Social media marketing is full of opportunity and danger.
As you will see, things can get out of control in a hurry as big brands lose their tight-fisted grip over their communications to employees, outsourced firms and customers.
Here are some of the most memorable campaigns that left their respective companies picking up the PR pieces.
Chick-Fil-A: Fake Supporter Gets Busted
After Chick-Fil-A restaurants ignited a nationwide uproar over their CEO’s comments on gay marriage, people on both sides of the ideological spectrum made their feelings known. Proponents staged “kiss-ins” while supporters wrapped lines around the company in a show of religious solidarity. While the firestorm was going on, a supporter named Abby Farle took to Facebook to defend the company’s actions – only to be revealed as a possible PR guy.
The supporter had joined Facebook 8 hours ago and used a stock photo from Shutterstock to conceal his/her identity.
The Takeaway: This is a tricky situation that can easily spin out of control to become a company’s worst nightmare. How far do you stand up for your beliefs at the risk of potentially alienating your customers? Rather than hire a PR stuntman to handle the tumbles and falls for you, let your supporters do the talking. Better yet, see the KitchenAid fail below and reconsider setting foot into religious or political territory to start with.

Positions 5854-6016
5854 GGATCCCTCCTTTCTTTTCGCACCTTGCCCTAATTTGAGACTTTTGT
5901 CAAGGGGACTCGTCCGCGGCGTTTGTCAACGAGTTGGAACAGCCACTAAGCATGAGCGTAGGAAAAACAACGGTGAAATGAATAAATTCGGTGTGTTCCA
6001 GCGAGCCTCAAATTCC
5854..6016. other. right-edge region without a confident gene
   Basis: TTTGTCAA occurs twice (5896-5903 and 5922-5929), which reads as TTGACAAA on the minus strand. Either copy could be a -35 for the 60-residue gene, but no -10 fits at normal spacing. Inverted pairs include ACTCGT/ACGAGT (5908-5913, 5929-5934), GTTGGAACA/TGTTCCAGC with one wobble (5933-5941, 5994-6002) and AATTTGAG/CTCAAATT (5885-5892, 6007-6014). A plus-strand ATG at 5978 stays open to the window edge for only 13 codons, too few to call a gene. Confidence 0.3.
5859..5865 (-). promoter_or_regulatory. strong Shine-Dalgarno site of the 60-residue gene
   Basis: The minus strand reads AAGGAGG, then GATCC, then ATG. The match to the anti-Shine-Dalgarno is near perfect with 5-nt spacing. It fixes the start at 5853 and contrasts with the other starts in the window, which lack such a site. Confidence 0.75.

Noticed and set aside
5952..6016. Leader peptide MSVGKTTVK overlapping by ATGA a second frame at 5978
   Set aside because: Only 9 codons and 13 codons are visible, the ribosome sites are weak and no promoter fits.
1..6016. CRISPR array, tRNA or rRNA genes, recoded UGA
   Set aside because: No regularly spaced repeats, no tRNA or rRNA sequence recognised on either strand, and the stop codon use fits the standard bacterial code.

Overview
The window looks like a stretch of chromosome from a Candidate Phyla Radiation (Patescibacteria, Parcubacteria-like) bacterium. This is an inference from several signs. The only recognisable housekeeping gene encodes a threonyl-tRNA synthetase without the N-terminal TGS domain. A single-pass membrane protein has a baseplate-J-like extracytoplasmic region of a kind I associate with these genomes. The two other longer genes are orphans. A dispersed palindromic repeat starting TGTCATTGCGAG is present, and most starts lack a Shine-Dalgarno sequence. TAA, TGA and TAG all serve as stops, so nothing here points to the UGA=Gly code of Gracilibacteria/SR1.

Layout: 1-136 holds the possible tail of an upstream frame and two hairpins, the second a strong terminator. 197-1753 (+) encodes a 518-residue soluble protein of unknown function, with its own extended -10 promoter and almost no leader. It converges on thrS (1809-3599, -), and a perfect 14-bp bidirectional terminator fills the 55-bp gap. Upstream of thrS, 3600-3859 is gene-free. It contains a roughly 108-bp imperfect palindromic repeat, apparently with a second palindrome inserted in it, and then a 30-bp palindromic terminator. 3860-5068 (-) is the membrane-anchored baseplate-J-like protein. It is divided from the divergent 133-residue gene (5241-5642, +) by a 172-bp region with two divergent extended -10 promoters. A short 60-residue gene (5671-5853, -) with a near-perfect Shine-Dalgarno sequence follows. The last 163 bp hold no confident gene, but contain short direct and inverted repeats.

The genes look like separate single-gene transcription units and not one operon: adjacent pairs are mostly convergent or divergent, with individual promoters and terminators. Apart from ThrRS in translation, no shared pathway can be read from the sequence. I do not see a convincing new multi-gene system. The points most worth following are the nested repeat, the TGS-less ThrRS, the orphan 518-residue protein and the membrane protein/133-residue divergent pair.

McDonalds’ #McDStories Hashtag Horror Story
Companies have to tread carefully when it comes to inviting customer feedback around hashtags. Just like Wendys’ 2011 #WheresTheBeef promotion being highlighted on “Meatless Mondays”, McDonalds thought it could stay safe by promoting #McDStories – a hashtag inviting customers to share their favorite memories involving McDonalds. As you might expect, users posted some of the most revolting and startling “stories”, all followed by the promoted hashtag.
The Takeaway: Never leave a #hashtag unattended. Especially if you’re a large chain with questionable practices and even more questionable ingredients. Research any upcoming events or abbreviations that may conflict with your chosen hashtag, campaign or announcement.
American Apparel Fails to Weather the Storm
During Hurricane Sandy, and in the aftermath, some companies were able to successfully mingle promotions and preparedness, such as Sears and its tweets advertising discounts on generators, cleaning supplies and other storm gear. If you’re selling t-shirts, however, you’re not likely to have the same appeal, as American Apparel learned when they offered a Hurricane Sandy discount “storm warning” on their website:
The backlash from the Twitterverse was immediate — boycotts and outrage over the distasteful ads rang loud and clear. American Apparel had no comment.
The Takeaway: Not every promotion can (or should) be tactfully inserted into a serious event. If you have to stop and question whether or not it’s a good idea – it probably isn’t.
CelebBoutique – Open Mouth, Insert Foot
The tragic movie theater shooting in Aurora, Colorado over the summer gripped the news and the nation. Seizing upon the perfect “opportunity”, CelebBoutique social media managers must have assumed it has to be their new Kim Kardashian-inspired Aurora dress which recently went on sale.